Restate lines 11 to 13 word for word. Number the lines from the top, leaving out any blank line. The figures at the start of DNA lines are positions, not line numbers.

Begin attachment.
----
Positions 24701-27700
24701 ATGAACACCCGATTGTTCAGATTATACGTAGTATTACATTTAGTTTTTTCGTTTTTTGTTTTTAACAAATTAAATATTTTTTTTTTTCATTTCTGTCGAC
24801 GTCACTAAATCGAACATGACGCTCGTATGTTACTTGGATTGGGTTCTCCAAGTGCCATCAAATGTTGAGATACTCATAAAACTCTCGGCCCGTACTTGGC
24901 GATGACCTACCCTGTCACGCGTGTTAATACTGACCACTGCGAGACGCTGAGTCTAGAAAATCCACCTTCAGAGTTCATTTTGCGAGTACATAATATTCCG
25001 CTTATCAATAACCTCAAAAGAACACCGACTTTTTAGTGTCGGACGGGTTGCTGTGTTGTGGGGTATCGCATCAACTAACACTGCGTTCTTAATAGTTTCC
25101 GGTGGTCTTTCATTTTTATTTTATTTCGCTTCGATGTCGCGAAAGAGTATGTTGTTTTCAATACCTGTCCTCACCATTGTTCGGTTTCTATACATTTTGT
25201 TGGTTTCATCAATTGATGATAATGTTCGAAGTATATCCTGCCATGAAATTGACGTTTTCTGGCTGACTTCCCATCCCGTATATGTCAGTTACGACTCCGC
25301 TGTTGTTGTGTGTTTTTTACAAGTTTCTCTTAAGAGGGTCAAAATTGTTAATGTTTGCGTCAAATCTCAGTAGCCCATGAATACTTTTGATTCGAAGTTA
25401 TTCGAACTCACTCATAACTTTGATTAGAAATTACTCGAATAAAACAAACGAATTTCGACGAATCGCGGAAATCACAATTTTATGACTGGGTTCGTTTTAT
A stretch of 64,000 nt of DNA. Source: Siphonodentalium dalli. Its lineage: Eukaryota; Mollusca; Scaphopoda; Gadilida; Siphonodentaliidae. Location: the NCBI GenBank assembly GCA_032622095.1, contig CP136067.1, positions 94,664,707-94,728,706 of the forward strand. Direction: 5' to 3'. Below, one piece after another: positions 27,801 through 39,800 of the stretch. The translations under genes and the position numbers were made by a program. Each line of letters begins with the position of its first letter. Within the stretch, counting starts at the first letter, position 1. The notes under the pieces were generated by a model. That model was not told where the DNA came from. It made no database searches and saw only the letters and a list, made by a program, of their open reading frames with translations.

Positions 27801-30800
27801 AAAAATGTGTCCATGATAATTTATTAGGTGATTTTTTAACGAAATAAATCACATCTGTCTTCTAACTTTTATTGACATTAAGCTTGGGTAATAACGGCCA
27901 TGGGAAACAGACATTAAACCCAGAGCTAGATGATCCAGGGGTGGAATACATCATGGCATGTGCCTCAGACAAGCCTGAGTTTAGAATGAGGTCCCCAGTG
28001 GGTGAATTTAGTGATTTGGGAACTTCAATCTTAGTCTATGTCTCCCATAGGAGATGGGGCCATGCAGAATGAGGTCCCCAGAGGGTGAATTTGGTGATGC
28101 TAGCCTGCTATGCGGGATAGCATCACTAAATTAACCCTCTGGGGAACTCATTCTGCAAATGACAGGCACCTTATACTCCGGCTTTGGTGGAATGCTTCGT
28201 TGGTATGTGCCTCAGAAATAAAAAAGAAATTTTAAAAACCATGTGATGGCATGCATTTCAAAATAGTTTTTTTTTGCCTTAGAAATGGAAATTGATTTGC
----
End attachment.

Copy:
Positions 27801-30800
27801 AAAAATGTGTCCATGATAATTTATTAGGTGATTTTTTAACGAAATAAATCACATCTGTCTTCTAACTTTTATTGACATTAAGCTTGGGTAATAACGGCCA
27901 TGGGAAACAGACATTAAACCCAGAGCTAGATGATCCAGGGGTGGAATACATCATGGCATGTGCCTCAGACAAGCCTGAGTTTAGAATGAGGTCCCCAGTG